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If I'm solving a version of the following integral

$\int \log(x)e^x dx$

how does the exponential integral arise as a solution to this? (Or is it much too theoretical to explain simply?) I do a much more complicated version of this on WolframAlpha.com and the Ei(x) function is used, but it is used with the above integral too, and no steps are given.

I understand the form of Ei(x), but thought that someone might be able to explain how it arises as a solution to the above.

Thank you!

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2 Answers

up vote 1 down vote accepted

Using integration by parts \begin{equation}\int \log(x)e^x dx=\int \log(x)(e^x)^{\prime} dx=\log(x)e^x -\int (\log(x))^{\prime}e^x dx=\log(x)e^x -\int \frac{e^x}{x} dx\end{equation} The last integral is the exponential integral $Ei(x)$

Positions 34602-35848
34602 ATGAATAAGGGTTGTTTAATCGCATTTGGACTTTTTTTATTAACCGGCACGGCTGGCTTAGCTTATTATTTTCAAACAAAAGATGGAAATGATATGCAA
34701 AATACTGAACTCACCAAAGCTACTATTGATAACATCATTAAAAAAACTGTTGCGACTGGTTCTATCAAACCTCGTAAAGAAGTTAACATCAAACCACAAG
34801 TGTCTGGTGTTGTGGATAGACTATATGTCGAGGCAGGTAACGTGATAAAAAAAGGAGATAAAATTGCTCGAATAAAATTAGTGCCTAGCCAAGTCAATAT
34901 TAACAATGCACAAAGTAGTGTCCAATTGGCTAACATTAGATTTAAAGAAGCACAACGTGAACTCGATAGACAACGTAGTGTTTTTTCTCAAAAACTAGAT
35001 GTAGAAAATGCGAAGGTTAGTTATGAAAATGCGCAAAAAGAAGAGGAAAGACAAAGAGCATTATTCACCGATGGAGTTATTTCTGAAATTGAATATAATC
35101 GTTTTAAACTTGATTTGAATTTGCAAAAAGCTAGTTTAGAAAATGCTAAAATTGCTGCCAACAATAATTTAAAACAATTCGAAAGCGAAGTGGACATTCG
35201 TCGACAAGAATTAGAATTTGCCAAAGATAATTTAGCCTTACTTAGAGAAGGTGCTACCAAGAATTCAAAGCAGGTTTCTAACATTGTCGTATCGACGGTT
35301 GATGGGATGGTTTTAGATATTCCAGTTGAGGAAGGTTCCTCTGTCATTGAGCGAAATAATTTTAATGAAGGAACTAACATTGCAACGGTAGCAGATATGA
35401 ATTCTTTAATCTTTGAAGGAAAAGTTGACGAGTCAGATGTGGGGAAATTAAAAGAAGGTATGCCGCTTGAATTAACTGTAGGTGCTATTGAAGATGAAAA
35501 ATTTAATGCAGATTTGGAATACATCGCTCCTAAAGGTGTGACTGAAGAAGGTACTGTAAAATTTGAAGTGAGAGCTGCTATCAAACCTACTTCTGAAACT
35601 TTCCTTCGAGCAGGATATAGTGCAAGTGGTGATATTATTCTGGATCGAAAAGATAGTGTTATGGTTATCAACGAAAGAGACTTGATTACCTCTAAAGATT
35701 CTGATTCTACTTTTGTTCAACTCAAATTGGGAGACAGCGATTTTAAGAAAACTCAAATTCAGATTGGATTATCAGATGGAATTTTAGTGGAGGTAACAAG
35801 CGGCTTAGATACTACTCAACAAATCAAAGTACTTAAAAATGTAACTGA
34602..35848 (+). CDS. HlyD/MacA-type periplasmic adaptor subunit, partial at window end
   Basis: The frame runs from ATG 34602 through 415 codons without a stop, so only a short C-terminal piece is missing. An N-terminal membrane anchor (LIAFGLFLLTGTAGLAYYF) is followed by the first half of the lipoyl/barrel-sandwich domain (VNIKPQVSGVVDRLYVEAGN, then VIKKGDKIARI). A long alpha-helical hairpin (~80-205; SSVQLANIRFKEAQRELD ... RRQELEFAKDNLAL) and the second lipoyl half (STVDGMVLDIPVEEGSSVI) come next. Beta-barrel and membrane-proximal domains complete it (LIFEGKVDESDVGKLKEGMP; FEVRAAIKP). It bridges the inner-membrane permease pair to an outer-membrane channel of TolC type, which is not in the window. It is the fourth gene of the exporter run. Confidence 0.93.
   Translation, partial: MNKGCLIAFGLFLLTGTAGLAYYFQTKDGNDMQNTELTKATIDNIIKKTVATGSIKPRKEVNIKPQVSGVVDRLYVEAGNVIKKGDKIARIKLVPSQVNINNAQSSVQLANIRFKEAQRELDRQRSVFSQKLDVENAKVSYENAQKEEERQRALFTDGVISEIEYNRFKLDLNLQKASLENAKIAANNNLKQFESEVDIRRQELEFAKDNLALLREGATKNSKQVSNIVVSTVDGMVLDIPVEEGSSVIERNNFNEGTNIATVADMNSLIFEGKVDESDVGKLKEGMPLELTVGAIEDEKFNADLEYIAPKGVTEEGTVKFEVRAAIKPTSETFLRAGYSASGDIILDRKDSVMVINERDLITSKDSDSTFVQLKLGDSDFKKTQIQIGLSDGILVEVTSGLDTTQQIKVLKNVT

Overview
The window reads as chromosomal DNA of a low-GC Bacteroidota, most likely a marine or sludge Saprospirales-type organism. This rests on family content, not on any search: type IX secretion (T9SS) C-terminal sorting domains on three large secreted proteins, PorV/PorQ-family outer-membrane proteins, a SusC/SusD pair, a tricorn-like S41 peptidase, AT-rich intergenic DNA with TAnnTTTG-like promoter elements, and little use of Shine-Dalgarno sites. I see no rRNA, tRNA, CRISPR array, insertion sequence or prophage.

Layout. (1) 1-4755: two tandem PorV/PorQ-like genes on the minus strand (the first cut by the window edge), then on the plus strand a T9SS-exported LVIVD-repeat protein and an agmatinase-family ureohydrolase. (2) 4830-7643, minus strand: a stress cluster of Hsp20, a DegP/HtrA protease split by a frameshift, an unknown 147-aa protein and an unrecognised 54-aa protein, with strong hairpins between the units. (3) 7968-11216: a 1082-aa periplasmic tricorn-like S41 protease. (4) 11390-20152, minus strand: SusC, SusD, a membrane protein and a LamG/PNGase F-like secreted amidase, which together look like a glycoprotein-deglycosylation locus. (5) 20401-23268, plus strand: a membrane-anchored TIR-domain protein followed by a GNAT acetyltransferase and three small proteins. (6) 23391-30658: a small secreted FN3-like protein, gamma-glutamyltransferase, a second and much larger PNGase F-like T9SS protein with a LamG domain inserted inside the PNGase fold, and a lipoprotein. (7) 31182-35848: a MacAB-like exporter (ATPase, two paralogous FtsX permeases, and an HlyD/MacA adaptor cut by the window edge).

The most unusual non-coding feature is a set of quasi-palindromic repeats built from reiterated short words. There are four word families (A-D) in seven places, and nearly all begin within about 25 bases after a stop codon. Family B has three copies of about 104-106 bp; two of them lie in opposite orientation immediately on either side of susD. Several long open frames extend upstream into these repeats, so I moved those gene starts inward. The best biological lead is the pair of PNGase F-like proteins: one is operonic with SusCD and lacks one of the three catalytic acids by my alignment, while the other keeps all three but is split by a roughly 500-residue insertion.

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Oh, very nice! I love it when things are simple. Thank you! –  SingularityFuture Dec 4 '12 at 19:08
    
You are welcome –  Nameless Dec 4 '12 at 19:13
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$\int\log{x}\ e^x dx=\log{x}\ e^x - \int\frac{e^x}{x}dx $ - integration by parts

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